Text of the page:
To Self-Insure for LTC or Not? How to Assess Your Clients' Options

Posted by Susan Kobara, CLTC

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November 11, 2015 at 1:30 PM

self-insure for LTCThis post originally appeared on the blog in October 2014.

Conventional financial planning wisdom suggests that high-net-worth individuals should consider self-insuring for long-term care expenses. Surprising, perhaps, but there's some truth to the idea. For select clients, it makes sense to self-insure for LTC, although it's certainly not right for every wealthy client.

As their advisor, helping your clients with their health care planning needs, including how to navigate the many questions and challenges surrounding long-term care with empathy is one of the most valuable services you can offer. Here are four guidelines to help you assess whether your clients should self-insure for LTC.

1) Be Aware of Risky Assumptions

The decision to self-insure shouldn’t be based on faulty assumptions. For example:

  • You may assume that every client with $1 million (or another arbitrary number) in assets should self-insure for long-term care, without discussing the issue with those clients.
  • Your clients may assume that they have plenty of assets to self-insure, without understanding the cost of a lengthy care event.

These assumptions are risky, potentially setting up your clients for losses that can't be recouped.

2) Use Income as an Indicator, Not Net Worth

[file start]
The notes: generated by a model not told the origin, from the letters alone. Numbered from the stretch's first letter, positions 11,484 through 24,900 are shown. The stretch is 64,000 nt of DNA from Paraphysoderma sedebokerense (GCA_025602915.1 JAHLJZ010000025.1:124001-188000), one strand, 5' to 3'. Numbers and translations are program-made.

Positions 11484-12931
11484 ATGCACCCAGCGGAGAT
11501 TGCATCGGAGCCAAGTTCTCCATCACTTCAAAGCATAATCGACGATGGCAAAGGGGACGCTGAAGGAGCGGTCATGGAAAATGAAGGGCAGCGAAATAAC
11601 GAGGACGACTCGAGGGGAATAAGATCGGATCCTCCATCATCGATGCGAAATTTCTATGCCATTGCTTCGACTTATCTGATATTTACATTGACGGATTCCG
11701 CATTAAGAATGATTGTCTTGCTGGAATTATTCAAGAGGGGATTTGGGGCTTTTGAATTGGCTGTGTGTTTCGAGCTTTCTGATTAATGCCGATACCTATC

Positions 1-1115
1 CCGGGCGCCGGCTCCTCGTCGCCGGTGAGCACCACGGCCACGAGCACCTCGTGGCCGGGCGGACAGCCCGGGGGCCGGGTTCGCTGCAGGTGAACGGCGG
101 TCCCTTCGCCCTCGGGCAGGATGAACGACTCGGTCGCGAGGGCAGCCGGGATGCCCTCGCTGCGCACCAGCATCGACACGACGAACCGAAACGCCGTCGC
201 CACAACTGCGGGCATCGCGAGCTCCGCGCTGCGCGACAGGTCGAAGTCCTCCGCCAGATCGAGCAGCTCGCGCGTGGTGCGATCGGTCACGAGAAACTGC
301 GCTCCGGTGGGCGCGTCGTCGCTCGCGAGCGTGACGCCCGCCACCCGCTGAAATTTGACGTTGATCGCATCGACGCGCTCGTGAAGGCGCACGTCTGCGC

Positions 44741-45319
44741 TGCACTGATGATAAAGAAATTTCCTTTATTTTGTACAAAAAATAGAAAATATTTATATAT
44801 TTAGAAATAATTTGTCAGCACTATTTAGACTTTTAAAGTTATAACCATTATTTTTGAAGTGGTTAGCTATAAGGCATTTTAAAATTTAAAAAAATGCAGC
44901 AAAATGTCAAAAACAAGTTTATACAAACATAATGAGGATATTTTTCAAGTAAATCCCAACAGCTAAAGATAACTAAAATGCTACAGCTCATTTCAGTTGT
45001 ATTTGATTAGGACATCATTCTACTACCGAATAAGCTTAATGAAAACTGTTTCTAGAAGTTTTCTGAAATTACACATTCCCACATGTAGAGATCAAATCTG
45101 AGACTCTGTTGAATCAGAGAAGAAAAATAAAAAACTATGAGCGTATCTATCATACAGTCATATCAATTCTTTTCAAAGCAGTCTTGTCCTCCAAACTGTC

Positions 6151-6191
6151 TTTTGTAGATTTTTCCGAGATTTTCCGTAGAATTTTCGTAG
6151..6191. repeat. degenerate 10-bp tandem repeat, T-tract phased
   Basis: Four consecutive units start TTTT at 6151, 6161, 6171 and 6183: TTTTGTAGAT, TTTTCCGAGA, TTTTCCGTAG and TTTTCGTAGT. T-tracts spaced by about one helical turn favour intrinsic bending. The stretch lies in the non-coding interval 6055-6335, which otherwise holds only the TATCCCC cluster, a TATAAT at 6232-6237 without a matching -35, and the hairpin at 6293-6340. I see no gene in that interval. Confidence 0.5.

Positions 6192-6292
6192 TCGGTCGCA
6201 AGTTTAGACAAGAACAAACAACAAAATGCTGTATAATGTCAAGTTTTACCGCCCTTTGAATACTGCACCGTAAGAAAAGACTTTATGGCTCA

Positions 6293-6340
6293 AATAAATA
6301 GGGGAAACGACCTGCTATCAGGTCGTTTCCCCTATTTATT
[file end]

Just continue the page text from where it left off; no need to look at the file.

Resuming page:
Although it might seem intuitive to use net worth as a gauge for your client's ability to self-insure, income is a more accurate indicator. People use income to pay for long-term care expenses, so determining whether or not to self-insure should be a question of liquidity, not solvency. Still, it is not without its challenges. 

Liquidation challenges. You might rationalize that your clients can sell assets from their portfolios to pay for long-term care. But liquidating assets can be quite expensive. Just as important, it can jeopardize your clients' overall financial strategies. 

long-term care costs

Long-term care expenses are paid from household income. As their income is drained, your clients will have to reallocate liquid assets (e.g., brokerage and retirement accounts) to pay for their monthly needs. Of course, there will be consequences. Think of the tax ramifications and penalties for liquidating 401(k)s, IRAs, stocks, and bonds. Plus, without these assets to drive it, your clients' future retirement income will also take a hit.